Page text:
30 October 2017 – This story was written by Chris Peters and first appeared in The National Foundation for the Deaf e-news October 2017.
For Leah Duley, one of the biggest frustrations of hearing loss is making other people understand.
It can be a battle for the 82-year-old from Carterton, in the Wairarapa, but it’s one she’s winning – with help from Life Unlimited hearing therapist Anne Greatbatch and some clever gadgets.
“The most frustrating thing is people who can hear don’t appreciate the difficulty you have,” she said.
“They look away when they’re talking to you, or say things like ‘I’ve already told you that’. You see someone talking and you ask them to repeat themselves, and they say ‘I wasn’t talking to you’.”
Hearing in groups and with background noise is still difficult, while one-on-one conversations and the phone have posed their challenges, but Leah believes she’s on track to overcoming them.
Leah was born in Masterton, left Wairarapa College to work in an office, did a teaching course in Wellington on commercial subjects, and returned to the Wairarapa to teach shorthand, typing and accounting in schools.
She also took up hockey – she was a Wairarapa and North Island representative and in 1967 attended national trials – as well as playing tennis and indoor basketball.
In 1974 she and Gisborne friend Prue Hawkins moved to Whangarei and bought a dairy, which they turned into a delicatessen near the CBD, and Leah, who had taught herself cake decoration, added that as a business sideline.
After a decade in the food trade Leah was asked by a television rental company to help sort out their books. A six-month job lasted four years then morphed into a receptionist role at a TV servicing company.
It was there she found her hearing had deteriorated to the point where she had to keep asking people to repeat themselves, and she got her first set of hearing aids.
“I’m not sure where that came from – I’ve got three brothers and two sisters and none of them has a hearing loss,” she said.
“I used to do engraving when I was teaching – trophies and presents and things like that – but I never wore hearing protection.
“I also discovered two years ago that I have Paget’s disease of the bone, which I might have had all my life, and the ear, nose and throat surgeon thought that might have affected the structure of the middle ear. We just don’t know.”
And while she was living in Whangarei, Leah, who is a diabetic, discovered she had Parkinson’s disease.
In 1999 Leah retired and after Prue died in 2014, she sold up in Whangarei and returned to the Wairarapa.
“My hearing had continued to deteriorate and sometimes it could lead to embarrassing situations,” she said.
“One time in Whangarei I went to a birthday dinner with some golfing mates and one of them asked me a question and I answered ‘yes, I’m on a diabetic diet’, and they all just erupted in laughter.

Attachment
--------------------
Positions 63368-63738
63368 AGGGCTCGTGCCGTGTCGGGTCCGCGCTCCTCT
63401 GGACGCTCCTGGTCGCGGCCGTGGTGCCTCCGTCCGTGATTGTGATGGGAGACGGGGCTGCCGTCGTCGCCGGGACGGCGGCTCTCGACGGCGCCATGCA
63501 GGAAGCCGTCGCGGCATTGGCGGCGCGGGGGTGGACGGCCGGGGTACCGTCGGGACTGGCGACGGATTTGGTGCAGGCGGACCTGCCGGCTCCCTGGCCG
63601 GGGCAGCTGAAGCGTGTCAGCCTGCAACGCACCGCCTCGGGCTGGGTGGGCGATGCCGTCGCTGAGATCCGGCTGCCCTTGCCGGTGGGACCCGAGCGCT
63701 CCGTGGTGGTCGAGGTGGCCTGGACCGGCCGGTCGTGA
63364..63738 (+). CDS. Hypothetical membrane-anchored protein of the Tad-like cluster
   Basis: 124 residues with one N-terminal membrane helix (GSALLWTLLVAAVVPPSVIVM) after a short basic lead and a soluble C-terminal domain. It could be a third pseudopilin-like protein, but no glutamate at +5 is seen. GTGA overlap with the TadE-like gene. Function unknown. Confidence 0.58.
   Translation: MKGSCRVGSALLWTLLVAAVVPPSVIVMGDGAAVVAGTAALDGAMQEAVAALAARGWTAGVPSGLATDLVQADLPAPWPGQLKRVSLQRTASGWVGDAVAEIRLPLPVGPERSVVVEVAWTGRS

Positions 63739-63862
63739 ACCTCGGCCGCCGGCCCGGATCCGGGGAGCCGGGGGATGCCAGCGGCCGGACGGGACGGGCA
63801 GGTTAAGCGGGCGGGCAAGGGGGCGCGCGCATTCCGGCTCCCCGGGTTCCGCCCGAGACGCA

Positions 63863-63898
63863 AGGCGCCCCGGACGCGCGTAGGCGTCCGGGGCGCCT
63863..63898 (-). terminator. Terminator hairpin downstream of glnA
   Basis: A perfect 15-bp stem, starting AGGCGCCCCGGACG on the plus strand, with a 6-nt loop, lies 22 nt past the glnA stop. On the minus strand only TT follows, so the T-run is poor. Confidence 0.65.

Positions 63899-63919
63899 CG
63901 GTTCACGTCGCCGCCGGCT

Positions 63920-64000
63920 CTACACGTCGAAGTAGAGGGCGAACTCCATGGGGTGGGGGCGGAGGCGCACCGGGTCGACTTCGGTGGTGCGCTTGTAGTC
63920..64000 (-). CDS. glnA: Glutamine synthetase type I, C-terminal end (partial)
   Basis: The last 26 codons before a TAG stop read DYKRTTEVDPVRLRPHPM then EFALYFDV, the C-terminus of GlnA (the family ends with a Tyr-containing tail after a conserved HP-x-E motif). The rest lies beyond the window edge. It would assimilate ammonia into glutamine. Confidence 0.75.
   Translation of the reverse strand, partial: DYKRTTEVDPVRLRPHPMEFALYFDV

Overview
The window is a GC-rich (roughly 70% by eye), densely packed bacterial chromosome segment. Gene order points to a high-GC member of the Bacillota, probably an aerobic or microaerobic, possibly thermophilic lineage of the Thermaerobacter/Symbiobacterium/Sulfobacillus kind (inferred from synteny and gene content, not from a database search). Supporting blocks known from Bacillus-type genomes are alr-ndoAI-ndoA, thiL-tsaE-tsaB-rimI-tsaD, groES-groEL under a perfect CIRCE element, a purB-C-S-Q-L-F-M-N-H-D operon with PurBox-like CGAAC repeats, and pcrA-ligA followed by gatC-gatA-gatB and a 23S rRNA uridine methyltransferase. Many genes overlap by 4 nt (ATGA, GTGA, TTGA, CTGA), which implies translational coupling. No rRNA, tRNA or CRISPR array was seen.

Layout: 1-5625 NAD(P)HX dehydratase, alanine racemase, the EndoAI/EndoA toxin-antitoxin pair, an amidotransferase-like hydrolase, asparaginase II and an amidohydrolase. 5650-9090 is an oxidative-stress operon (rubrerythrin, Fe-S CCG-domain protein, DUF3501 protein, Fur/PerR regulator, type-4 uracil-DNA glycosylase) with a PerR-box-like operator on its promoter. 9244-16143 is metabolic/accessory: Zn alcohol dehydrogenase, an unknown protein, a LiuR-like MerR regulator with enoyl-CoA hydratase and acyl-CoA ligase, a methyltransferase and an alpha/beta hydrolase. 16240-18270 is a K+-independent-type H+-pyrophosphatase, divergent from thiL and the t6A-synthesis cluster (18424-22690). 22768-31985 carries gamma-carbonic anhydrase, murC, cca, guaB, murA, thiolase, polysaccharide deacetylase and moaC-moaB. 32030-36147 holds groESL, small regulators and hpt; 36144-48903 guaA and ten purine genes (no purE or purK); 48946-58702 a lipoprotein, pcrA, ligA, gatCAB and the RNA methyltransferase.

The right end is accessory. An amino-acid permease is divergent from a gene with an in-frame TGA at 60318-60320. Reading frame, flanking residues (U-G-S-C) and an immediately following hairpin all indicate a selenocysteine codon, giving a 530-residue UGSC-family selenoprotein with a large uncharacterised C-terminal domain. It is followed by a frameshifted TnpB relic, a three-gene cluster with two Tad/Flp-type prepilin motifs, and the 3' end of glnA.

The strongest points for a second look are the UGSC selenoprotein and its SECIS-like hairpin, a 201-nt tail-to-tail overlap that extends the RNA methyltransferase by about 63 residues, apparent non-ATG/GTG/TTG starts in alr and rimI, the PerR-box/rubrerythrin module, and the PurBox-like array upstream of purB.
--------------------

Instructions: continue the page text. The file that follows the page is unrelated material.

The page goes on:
“What she had actually asked me was ‘have you retired?’.
“You can feel like a dummy when you can’t hear.”
It was a referral from a Masterton audiologist that put Leah onto hearing therapist Anne Greatbatch and the road to conquering her fears and learning strategies to cope with her hearing loss.
Now on her fourth set of hearing aids, Leah’s biggest struggle was with confidence.
“People would say to me ‘why don’t you go out and join some clubs?’,” she said.
“I love playing cards but in games like 500, with my hearing I’d never be able to hear the calls.
“You can become a bit of a recluse really.
“Anne taught me how to be assertive, to say ‘I’d like to be part of this conversation’, or ‘look at me and speak clearly and slowly’.
“She taught me not to be afraid of my hearing.
“She made me feel that at last somebody’s doing something to help.”
Anne said that as she and Leah worked together, Leah came to realise other people had a part to play in how she communicated.
“She also realised she has a role to play in teaching others how to help her – that you have to ask for engagement,” Anne said.
“Leah was open to new ways to improve her communication.”
Anne also got Leah’s telephone working with her new hearing aids, and it has helped put her back in touch with the world.
The other crucial gadget is a pen microphone Leah gives visitors and speakers to wear so the sound is transmitted directly to her hearing aids.
It’s technology that has made a huge difference to Leah’s life along with captions that allow her to watch TV, a strobe light that flashes when the doorbell rings or the smoke alarm goes off, and the cellular backup to her medical alarm system that will ensure she gets help even if the phone lines are out.
“I still feel isolated a bit, and I don’t feel confident going out and meeting groups of people I don’t know, but things are improving,” Leah said.
“Before, I felt no one was able to help. Now I’m much more confident, and it’s wonderful knowing there’s someone you can call on.”